How are family gender relations affected by extra-household conditions in South Asia' By investigating quantitative factors (e.g. land ownership and income), along with qualitative aspects (e.g. social perceptions, interaction of gender relations in market, community, state and household), this paper shows how these multiple conditions influence the relative bargaining power of different household members. It argues that such understanding is vital for designing policy interventions. Control over land and income increases an individual's bargaining power.
Library ResourceRapports et recherchesjanvier, 2003Inde, Global, Asie central, Asie méridionale
One of the greatest barriers to achieving full citizenship rights for women is culture. If development organisations are to help advance women's rights and full citizenship then they must abandon explanations on the basis of ?culture? that ignore gender-based discrimination, and overcome their anxieties about appearing neo-colonial. To do this, effective partnerships between northern-based development institutions and southern-based social movements are necessary since social movements can be a key means of transforming culture.
Library ResourceRessources et Outils d'entraînementRapports et recherchesnovembre, 2011Global
Climate change is increasingly being recognised as a global crisis, but responses to it have so far been overly focused on scientific and economic solutions. How then do we move towards more people-centred, gender-aware climate change policies and processes? How do we both respond to the different needs and concerns of women and men and challenge the gender inequalities that mean women are more likely to lose out than men in the face of climate change? This report sets out why it is vital to address the gender dimensions of climate change.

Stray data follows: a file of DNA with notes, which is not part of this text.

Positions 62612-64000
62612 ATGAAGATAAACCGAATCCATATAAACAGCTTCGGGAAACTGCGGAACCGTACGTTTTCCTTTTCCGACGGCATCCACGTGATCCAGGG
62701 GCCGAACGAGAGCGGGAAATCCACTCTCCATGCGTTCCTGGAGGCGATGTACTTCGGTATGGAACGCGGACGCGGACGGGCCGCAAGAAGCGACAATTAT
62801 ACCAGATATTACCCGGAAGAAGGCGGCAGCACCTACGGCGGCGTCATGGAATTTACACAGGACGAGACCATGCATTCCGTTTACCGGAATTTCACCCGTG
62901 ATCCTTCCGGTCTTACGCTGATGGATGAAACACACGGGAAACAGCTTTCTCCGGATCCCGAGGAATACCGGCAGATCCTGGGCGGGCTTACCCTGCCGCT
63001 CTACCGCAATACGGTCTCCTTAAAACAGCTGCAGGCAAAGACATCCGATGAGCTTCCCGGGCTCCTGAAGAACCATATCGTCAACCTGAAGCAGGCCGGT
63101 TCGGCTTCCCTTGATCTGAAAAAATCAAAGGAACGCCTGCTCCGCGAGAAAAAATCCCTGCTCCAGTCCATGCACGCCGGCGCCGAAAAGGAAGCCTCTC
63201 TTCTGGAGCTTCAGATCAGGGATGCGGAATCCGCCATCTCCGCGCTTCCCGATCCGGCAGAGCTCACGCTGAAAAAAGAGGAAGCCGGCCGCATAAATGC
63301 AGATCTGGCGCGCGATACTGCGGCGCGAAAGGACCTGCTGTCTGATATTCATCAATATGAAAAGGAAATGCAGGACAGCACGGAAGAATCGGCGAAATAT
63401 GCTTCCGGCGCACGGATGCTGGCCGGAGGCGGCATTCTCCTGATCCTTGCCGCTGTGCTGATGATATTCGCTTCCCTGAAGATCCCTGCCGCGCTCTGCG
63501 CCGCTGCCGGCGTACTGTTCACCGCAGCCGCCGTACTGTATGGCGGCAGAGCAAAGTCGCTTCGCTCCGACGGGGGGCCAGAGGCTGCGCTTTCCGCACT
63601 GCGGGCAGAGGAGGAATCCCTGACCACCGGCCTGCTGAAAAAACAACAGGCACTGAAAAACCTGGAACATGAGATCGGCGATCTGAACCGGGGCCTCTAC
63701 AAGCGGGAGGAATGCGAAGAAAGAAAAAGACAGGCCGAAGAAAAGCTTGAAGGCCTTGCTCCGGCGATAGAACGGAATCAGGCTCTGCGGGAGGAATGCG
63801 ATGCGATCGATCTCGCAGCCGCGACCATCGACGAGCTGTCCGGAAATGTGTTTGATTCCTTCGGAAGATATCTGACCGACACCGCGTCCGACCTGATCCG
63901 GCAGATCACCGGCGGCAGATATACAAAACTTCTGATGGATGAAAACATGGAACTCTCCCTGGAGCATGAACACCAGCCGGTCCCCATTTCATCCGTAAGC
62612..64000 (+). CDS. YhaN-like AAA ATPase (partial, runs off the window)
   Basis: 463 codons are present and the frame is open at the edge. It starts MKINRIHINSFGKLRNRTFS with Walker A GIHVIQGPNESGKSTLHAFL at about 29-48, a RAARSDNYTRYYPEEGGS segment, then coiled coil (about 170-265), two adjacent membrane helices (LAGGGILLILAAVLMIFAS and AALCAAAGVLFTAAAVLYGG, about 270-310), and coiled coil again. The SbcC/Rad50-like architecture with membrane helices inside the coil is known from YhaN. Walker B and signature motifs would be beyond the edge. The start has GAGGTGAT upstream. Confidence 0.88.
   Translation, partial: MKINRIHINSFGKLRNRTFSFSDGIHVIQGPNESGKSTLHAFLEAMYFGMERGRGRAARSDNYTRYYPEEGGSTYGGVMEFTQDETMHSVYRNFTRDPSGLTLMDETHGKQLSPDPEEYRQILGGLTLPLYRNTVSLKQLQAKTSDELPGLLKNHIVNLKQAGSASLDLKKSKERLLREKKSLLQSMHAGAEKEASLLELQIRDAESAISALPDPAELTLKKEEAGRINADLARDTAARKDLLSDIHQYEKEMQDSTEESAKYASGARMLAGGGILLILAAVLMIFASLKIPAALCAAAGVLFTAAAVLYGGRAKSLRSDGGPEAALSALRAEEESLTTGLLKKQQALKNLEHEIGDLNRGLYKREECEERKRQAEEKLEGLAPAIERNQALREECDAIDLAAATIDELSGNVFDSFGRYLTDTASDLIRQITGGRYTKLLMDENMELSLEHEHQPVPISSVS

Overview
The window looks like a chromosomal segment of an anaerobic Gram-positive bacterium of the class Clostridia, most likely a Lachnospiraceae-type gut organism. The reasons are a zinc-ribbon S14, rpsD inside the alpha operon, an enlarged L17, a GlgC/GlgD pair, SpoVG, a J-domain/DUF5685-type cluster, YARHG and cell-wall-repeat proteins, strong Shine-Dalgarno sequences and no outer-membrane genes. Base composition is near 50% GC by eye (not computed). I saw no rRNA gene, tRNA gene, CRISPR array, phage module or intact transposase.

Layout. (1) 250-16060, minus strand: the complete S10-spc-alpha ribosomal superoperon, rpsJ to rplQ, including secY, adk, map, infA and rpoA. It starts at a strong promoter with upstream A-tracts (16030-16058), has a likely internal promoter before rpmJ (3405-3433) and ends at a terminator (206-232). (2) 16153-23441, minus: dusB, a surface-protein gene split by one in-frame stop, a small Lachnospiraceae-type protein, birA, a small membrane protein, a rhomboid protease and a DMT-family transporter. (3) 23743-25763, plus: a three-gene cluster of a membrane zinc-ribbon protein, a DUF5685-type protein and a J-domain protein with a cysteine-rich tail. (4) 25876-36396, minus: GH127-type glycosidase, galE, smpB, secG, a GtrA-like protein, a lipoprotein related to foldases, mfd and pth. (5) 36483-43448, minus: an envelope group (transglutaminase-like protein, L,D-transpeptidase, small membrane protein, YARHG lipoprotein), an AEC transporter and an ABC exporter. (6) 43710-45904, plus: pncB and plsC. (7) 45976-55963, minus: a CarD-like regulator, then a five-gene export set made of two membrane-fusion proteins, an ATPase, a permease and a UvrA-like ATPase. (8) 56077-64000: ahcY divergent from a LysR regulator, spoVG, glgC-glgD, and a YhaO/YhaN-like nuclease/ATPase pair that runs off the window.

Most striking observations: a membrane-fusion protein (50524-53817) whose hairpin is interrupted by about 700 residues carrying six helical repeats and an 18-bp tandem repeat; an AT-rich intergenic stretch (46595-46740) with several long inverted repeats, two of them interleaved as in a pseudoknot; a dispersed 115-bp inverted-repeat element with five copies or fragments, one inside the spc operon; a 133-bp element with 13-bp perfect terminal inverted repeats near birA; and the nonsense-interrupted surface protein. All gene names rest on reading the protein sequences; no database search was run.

Library ResourceRapports et recherchesaoût, 2001Mozambique, Égypte, Nigéria, Afrique du Sud, Ouganda, Mali, Somalie, Zimbabwe, République-Unie de Tanzanie, Sierra Leone, Asie occidentale, Afrique occidentale, Global, Afrique orientale, Afrique septentrionale, Afrique australe
Trade liberalisation processes impact differently on men and women due to the fact that men and women have different roles in production. Despite the fact that women are actively involved in international trade, WTO agreements are gender blind and as such have adverse impacts on women. The General Agreement in Trade and Service (GATS), for instance, provides for a level playing field in service provision between big foreign owned companies and small locally owned companies.
Library ResourceRapports et recherchesjuillet, 2004République-Unie de Tanzanie, Afrique australe, Afrique orientale
This paper argues that widows and female children in Tanzania have traditionally been denied the right to inherit property from their husbands, even when the property was acquired during the marriage. This is further complicated by a three-part legal system consisting of customary law (law grounded in customs or traditions), Islamic law, and statutory law (law set down by a legislature). As a result, Tanzanian women and their children are often left homeless upon the death of their husbands.